I've been hard at work on Jenny Undead, and a lot of fans have expressed concerns that I'm diverging from urban fantasy to write a zombie book. One fan said, "I really dislike any genre that's so gory, but I guess since it's you that's writing it I'll just have to trust you." Another said, "Zombies? No thanks."
All this genre criticism really bothered me to tell the truth. But today (with a little help from my friend Nick) I realized the problem. We were seeing this in different ways. People were expecting me to write a formulaic people versus zombies shoot-em-out with nauseating amounts of gore. And me? I just had all these characters in my head, and they just happened to be in a post-apocalyptic world where there happened to be zombies.
So picture this: there's this girl. Jenny is her name. She ran away from home as a teenager and was living on the streets when a group of anarchists found her. Well, one anarchist, really. His name is Declan Munro, but his friends call him Munro. Jenny calls him Declan. Jenny and Declan have been happier than most during this so-called apocalypse. They and their friends have been using the downfall of humanity to blow up government buildings. Because they're quite sure that people will try to start up civilization again once the zombies die out. It's just that the zombies are taking their sweet-ass time.
So now you have the setup. Jenny is also searching for her brother, Casey, who she left with her mother when she ran away years ago. She's heard through the grapevine that he's still alive. But then Jenny gets bitten. And her life is over. Or is it? She wakes up a few days later with all the attributes of a zombie, except her mind is still intact. And there are others like her, including Casey, her long lost brother. They're called The Thirteen, because that's how many of them there were left alive after Jenny's scientist mother experimented on them when she was a teenager. And with Jenny and Casey, they've now found five of the thirteen originals. And they think they might just be the cure...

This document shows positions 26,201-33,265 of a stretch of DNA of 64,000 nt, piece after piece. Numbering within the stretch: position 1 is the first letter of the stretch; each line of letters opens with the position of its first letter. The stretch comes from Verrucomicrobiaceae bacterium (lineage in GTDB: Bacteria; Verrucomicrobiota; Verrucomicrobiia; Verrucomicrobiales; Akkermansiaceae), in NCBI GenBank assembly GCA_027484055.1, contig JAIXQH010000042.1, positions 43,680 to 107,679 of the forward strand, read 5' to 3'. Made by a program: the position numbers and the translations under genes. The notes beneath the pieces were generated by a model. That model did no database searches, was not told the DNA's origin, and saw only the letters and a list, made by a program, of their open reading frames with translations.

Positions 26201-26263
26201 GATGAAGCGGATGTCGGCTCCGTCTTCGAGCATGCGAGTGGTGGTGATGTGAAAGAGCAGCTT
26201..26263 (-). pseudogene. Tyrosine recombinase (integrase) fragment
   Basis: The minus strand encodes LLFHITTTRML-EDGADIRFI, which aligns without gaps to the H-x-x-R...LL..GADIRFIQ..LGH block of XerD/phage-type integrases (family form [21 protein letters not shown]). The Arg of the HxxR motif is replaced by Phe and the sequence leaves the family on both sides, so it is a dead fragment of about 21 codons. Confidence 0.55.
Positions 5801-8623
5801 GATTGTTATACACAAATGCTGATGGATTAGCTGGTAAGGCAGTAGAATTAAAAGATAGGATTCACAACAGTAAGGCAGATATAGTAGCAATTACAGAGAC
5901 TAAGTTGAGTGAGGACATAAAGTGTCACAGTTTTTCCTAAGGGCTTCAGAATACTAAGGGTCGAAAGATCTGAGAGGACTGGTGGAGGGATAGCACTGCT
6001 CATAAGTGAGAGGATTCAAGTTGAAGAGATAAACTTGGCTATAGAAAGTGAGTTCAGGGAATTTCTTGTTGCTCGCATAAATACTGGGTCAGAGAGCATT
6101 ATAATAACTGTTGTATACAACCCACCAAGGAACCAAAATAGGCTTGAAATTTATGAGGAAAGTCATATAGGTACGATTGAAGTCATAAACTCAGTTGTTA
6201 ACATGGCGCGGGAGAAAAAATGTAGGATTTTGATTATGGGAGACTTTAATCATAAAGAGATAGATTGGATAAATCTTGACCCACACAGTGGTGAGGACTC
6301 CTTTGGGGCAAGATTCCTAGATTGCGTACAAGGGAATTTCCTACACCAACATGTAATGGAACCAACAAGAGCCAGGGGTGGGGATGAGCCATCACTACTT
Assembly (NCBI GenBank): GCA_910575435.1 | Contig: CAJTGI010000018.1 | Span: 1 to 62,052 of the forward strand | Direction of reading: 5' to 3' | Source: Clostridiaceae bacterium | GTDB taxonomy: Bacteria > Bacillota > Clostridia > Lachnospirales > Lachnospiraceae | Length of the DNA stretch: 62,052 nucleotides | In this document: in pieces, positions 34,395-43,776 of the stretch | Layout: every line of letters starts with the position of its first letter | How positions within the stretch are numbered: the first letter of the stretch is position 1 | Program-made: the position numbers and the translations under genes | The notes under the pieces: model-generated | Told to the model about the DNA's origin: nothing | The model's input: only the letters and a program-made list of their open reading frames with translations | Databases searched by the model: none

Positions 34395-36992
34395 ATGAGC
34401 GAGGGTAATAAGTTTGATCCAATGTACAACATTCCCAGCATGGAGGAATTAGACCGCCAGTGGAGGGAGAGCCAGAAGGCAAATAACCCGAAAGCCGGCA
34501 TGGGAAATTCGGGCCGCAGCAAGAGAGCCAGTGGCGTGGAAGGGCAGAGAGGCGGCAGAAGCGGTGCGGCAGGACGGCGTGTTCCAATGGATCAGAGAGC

But, see, I had an image in my head when I became interested in writing this book. You have this guy that's completely in love with this girl. They're anarchists, but it hardly matters. Everyone falls in love at some point in their lives. Except, when Jenny is bitten, Declan knows she has to die. When she disappears before she turns zombie, he just assumes she's gone. He's devastated and goes a little mad. And then you have the scene that I have stuck in my head on repeat. The first time Declan sees Jenny after she "turns." It's bad enough seeing the woman you love after she's forcefully changed into a mindless drone. But there's this moment, this crystal-clear moment. Jenny speaks to him. It doesn't matter what she says, because zombies aren't supposed to be able to speak. Jenny assumes he's going to try to kill her, so she runs away, and Declan is left standing there, his whole world suddenly blowing apart. He can't even talk he's so shocked. Obviously he follows her.
This is not a romance. This is not a normal emotionless zombie book. This is not a post-apocalyptic punk rock dream world. Except when it is one of these things. And also, when it's all of these things. There are religious cults, there is violence and cursing and explosions, there is fear and revulsion and breathless despair, and there is love. And I'm hoping people will like these gritty characters as much as I do. They've been knocking around in my head for a while now, and it will be something of a relief to finally let them out.
I'm planning on writing all three books one after the other, so the entire trilogy should be available as quickly as I can write them. I hope fans of the Niki Slobodian series will give Jenny a chance. But if they don't, that's cool too. The Thirteen won't be a series for everyone. But I'm still tingling with
J.L. Murray is the bestselling author of the Niki Slobodian series, After the Fire, and Jenny Undead.